Joseph G. Rosenstein, a distinguished professor of mathematics at Rutgers University, is mightily disappointed in the Common Core math standards. Professor Rosenstein has spent the past 30 years focused on K-12 mathematics education. He helped to write state standards over the past 20 years. He believed that New Jersey had excellent math standards. But in the pursuit of Race to the Top funding, New Jersey adopted the Common Core standards and junked its own successful ones. He believes the CC math standards are deeply flawed.

 

He writes:

 

What are some of those inadequacies? One is the assumption that all students should learn the material that is typically in an Algebra II course. When that proposal was first raised by the commissioner of education in 2008, I wrote an article for the Star Ledger that was given the title “Algebra II + all high schoolers = overkill.”

 

I also testified on that issue to the Joint Education Committee of the New Jersey State Legislature and asked them if they were able to calculate 64 to the two-thirds power, a typical Algebra II question. It became clear to them that such topics are not for all students, and the proposal to require all students to take Algebra II was rejected.

 

Yet a number of political organizations continue to argue that Algebra II is necessary for career readiness for all students. It isn’t. For those students who hope to choose an education and career path that includes science and technology, it is essential, but for those not going in those directions, it is simply unnecessary.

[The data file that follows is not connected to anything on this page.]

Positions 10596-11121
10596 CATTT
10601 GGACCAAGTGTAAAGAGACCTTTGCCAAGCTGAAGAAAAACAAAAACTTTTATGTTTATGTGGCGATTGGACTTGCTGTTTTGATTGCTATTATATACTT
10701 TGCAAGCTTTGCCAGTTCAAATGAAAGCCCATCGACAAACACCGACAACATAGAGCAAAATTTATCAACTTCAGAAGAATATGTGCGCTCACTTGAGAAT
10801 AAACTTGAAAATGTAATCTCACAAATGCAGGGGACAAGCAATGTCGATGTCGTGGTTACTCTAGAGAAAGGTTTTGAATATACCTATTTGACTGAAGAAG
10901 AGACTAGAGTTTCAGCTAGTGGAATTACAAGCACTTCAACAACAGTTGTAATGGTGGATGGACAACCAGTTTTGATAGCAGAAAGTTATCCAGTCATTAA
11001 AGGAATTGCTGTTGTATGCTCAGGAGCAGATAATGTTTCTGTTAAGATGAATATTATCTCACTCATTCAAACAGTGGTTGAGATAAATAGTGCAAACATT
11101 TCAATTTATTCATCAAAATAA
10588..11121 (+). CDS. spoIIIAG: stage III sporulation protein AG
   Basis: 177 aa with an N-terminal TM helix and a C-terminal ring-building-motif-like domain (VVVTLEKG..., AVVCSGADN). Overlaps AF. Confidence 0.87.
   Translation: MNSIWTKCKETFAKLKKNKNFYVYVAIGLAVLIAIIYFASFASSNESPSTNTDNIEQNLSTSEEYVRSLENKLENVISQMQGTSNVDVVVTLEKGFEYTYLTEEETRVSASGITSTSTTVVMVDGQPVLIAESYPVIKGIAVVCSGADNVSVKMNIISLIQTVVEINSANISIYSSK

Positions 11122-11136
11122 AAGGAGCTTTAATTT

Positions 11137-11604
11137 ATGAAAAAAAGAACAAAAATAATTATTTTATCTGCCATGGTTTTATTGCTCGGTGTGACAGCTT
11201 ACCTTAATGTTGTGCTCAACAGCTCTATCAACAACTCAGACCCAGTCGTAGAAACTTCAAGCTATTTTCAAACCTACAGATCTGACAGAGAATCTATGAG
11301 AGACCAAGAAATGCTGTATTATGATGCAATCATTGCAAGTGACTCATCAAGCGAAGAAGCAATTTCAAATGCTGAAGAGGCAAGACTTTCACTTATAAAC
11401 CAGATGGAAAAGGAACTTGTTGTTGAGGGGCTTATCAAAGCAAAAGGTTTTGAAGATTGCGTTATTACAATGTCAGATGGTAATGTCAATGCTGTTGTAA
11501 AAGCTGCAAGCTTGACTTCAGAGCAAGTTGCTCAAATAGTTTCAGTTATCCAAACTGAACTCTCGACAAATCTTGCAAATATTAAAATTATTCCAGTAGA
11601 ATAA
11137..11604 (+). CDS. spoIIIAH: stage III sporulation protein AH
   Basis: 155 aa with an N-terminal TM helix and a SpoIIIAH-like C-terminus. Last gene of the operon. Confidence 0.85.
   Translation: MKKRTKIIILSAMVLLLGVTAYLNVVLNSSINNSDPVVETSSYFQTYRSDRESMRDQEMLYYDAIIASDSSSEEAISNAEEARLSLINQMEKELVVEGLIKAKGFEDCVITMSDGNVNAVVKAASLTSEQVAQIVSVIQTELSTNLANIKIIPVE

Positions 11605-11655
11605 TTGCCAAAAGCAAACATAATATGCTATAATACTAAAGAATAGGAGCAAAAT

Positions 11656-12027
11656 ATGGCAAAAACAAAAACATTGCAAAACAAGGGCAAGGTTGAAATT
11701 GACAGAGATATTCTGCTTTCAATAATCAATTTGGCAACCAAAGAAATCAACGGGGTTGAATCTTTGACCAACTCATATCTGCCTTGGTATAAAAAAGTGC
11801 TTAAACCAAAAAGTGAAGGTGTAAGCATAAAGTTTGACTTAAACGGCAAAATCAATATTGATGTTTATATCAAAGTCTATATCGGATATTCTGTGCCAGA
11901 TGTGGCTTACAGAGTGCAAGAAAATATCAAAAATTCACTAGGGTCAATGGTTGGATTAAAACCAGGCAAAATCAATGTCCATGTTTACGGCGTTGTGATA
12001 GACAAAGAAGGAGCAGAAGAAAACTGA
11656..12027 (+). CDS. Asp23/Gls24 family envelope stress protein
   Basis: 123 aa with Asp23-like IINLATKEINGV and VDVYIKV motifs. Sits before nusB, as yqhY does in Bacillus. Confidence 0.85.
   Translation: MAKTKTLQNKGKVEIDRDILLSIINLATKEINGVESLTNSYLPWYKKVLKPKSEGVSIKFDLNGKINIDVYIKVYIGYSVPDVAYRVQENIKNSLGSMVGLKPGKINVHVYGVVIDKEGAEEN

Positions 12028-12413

Unfortunately, the Common Core mathematics standards is based on the false assumption that all students should learn much of what is found in an Algebra II course. And that assumption has implications all the way down to the early grades, where it is manifested in what one educator called “a fanatical focus on fractions” in the Common Core mathematics standards.

 

A second inadequacy of the Common Core mathematics standards is that they essentially banish statistics, probability, and discrete mathematics to the later grades; these are topics that should be woven throughout the curriculum and all grade levels

 

Students in elementary school should be drawing bar graphs based on their everyday experiences, should be conducting experiments involving coin-tossing, should be discovering and generating patterns, and should be following and writing directions for carrying out simple tasks (like walking from their classrooms to the school office). And students in middle school should be building their understanding of statistics, probability, and discrete mathematics based on their previous activities.

 

Activities like those are in the previous New Jersey mathematics standards, and the modeling and reasoning and problem solving they entail likely contributed to the success of New Jersey students on the NAEP. (Full disclosure: I have written a textbook entitled “Problem Solving and Reasoning with Discrete Mathematics.”)

 

Such activities were banished from the Common Core standards because of the mistaken belief that elementary school mathematics should be directed exclusively toward success in algebra and eventually calculus.